U.S.

Republican Says Trump is 'Incapable' of Articulating a Plan to end Government Shutdown

Former Rep. Charlie Dent, a Republican from Pennsylvania, is among the latest critics to weigh in on President Donald Trump’s inability to articulate a plan to end the government shutdown.

“He is incapable of articulating a plan to establish operational control of the border, which is far more expansive than just simple barriers or walls,” Dent told CNN on Saturday after stating that the “president’s own rhetoric is not helpful.”

In an announcement on Saturday Trump essentially reiterated his previous proposals, and kept his demand for money for the wall. 

Trump famously promised that Mexico would pay for the wall. It was a piece of tub-thumping that his supporters, many of whom hate and fear immigrants and thrill at the idea that they might be punished, loved. But it had no bearing on reality. 

“The president’s own rhetoric is not helpful,” said Dent. “He is completely incapable of articulating a plan to establish operational control of the border, which is far more expansive than simple barriers or walls. So I think that’s been a big part of the problem – the president’s own rhetoric.

“I was one of the original co-sponsors of the Security Fence Act of 2016, so I know a little bit about this issue. I think there’s an easy path forward here for both sides to come to an agreement. It’s a tragedy that we’ve had to go through a government shutdown all these days to get to this point.

“This isn’t that hard.”

On Saturday, CNN filmed Trump reiterating his same stance before heading to Dover Air Force Base:

“We have a lot of people in caravans coming up,” Trump told reporters. “If we had a wall, we wouldn’t have a problem. But we don’t. We have too many open areas. The walls that we fixed and the walls that we built hold beautifully. Everybody knows that walls work. The border patrol has done an incredible job. But we need the help and backup of a wall.”

Granholm countered Whitfield’s reminder that House Speaker Nancy Pelosi said there is no funding for Trump’s wall:

 “What about this does he not understand?,” said Granholm. “People who are coming are coming largely to proclaim asylum. And they don’t do it at unwalled portions of the border; they do it at the ports of entry. I don’t know how many times this has to be pointed out to him, that a wall will not fix that. A wall will not fix the bringing across of drugs when 90 percent of them are brought across in vehicles.

But Trump says the wall is a detractor to drugs and bad actors, responded Whitfield.

“But he’s wrong,” added Granholm. “That’s the problem. He can say that all he wants, but the facts are in the opposite direction. What will help is better detection and better security. We can put money into drones. And yes, we should have more immigration judges, which the Democrats will be funding.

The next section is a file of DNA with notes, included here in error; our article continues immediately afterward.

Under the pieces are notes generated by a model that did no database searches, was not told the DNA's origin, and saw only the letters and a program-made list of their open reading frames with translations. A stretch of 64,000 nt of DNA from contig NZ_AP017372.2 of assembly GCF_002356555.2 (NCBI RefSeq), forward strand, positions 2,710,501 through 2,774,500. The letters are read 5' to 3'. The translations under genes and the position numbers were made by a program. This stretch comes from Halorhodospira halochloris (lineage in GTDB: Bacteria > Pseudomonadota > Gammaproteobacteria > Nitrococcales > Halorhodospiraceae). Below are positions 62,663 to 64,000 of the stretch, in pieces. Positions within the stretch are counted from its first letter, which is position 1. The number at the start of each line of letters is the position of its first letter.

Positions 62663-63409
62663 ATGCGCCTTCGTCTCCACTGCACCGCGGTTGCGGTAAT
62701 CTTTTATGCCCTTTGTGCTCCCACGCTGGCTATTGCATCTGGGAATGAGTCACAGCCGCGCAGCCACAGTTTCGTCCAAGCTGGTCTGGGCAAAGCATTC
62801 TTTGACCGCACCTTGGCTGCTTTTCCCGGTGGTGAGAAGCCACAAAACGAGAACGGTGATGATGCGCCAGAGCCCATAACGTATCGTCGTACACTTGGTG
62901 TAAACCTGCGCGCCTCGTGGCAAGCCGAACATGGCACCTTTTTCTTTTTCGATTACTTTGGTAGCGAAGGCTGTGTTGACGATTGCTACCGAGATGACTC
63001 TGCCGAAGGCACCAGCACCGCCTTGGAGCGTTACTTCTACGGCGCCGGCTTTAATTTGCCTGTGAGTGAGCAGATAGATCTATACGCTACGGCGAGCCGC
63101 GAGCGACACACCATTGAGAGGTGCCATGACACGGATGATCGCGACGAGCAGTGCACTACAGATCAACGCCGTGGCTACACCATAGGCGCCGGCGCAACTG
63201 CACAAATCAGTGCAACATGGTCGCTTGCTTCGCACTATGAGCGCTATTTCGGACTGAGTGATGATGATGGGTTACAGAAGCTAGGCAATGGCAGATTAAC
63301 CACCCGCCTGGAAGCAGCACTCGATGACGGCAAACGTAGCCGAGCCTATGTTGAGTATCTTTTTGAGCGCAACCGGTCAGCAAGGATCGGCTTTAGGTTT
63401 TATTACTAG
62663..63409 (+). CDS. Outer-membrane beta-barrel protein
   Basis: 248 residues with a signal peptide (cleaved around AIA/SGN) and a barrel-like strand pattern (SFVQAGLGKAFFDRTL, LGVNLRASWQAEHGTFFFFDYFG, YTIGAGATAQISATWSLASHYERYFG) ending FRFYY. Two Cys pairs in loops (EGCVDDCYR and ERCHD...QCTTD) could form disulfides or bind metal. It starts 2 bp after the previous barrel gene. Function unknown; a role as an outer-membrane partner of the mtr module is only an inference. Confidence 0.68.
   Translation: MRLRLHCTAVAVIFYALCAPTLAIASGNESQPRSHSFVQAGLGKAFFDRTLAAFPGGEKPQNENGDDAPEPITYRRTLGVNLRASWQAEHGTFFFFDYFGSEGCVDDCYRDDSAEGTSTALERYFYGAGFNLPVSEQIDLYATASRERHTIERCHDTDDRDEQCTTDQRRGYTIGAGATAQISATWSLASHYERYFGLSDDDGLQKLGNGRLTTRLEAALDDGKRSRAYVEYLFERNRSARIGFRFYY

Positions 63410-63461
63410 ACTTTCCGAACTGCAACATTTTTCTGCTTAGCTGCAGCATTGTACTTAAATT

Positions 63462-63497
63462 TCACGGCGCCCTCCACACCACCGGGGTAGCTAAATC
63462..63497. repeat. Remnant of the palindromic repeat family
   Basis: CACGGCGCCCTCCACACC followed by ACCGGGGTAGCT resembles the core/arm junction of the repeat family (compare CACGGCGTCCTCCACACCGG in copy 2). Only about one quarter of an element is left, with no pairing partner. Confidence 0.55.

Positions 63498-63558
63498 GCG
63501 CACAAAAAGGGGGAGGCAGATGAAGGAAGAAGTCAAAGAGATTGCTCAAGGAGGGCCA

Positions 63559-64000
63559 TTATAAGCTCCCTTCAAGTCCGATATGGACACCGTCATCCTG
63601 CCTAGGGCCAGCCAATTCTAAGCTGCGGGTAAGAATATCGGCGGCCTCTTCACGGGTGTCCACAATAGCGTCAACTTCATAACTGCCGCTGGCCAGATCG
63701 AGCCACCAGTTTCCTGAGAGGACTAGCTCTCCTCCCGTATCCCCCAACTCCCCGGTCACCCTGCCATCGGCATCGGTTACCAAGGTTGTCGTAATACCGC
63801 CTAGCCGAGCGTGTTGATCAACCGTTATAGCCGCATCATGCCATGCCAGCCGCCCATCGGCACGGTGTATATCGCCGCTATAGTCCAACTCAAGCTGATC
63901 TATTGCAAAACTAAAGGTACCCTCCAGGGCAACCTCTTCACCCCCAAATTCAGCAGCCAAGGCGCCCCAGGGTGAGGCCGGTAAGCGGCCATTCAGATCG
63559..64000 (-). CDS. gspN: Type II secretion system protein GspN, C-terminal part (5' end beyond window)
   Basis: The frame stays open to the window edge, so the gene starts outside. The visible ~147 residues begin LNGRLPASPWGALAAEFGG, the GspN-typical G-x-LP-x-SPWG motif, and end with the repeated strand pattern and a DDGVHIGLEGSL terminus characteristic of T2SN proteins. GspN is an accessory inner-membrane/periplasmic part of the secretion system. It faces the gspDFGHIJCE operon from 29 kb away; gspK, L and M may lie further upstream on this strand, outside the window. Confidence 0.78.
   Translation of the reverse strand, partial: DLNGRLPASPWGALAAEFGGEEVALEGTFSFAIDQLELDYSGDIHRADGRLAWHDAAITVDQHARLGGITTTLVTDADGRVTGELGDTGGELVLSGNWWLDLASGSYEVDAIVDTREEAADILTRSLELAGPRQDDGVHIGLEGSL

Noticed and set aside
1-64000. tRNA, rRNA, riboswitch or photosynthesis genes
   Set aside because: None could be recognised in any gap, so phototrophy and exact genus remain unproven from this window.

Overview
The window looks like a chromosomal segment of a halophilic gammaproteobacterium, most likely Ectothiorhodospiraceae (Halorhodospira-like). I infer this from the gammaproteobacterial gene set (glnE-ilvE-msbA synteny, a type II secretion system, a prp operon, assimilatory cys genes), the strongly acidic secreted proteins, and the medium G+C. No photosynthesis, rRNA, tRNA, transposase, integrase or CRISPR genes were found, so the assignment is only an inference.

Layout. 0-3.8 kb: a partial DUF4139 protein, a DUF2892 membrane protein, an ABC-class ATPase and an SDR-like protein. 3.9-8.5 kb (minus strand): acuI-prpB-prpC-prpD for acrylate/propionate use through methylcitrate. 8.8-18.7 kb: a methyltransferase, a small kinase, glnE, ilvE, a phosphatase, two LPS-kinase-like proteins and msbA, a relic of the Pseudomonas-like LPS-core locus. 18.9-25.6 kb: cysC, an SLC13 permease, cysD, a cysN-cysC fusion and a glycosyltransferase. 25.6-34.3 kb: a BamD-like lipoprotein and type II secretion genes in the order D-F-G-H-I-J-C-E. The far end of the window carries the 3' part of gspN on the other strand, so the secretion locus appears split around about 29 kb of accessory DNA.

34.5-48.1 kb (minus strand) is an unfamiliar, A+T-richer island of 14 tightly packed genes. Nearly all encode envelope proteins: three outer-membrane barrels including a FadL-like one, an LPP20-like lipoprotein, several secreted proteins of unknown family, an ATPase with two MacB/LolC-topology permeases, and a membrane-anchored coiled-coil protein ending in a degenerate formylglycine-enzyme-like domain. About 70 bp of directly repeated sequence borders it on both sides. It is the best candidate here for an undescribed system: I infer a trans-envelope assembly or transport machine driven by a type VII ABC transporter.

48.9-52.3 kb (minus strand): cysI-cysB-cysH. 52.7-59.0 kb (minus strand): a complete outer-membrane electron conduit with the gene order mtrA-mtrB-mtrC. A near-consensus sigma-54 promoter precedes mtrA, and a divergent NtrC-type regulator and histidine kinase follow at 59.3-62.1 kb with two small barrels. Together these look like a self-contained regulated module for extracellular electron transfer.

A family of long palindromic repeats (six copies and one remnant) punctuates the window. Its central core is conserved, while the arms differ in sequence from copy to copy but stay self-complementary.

“But just because he continues to repeat a lie doesn’t mean it’s true and doesn’t mean that we should be funding something that is ineffective and a lie.”

Granholm also said “movement on both sides,” would of course, be good for the 800,000 federal workers not working or receiving a paycheck. It also depends upon how the term “wall” is defined, too, she added:

“Remember that the president had originally asked for $1.6 billion in his budget request; the Democrats offered to give him that. In this Homeland Security budget, they’ve offered $1.3 billion for border security and now they’re going to add another billion on top of that for other border security type of measures – including technology.

“I think it will all come down to how you define the word ‘wall.’ Is it an electronic barrier and Democrats are willing to provide funding for that? Or is it purely a brick-and-mortar wall? To me, that is to be the crux of it and if he puts the DACA solution on the table, that’s very positive.”

Whitfield let Dent have the last word. He said there appears to be some wiggle room for negotiation, which should take priority:

“It seems we’re at the point, Fredricka, where there can be at real negotiation. I’ve said all along that the way out of this thing is to reopen the government and then simply negotiate simply $2 or $3 billion at the end of the day for border security. Now we have to define that. That could include some barriers, border agents, technology, all kinds of things. In exchange for that, for real protections to TPS and the DAVA populations.”

Dent added that he doesn’t think Democrats will agree to the high billions in potentially funding the wall.

“But I do think they’ll be under some tremendous pressure to agree to some number between $1.6 and $5.7 (billion). So they’re going to have to take a number pretty soon. The question is what for.”

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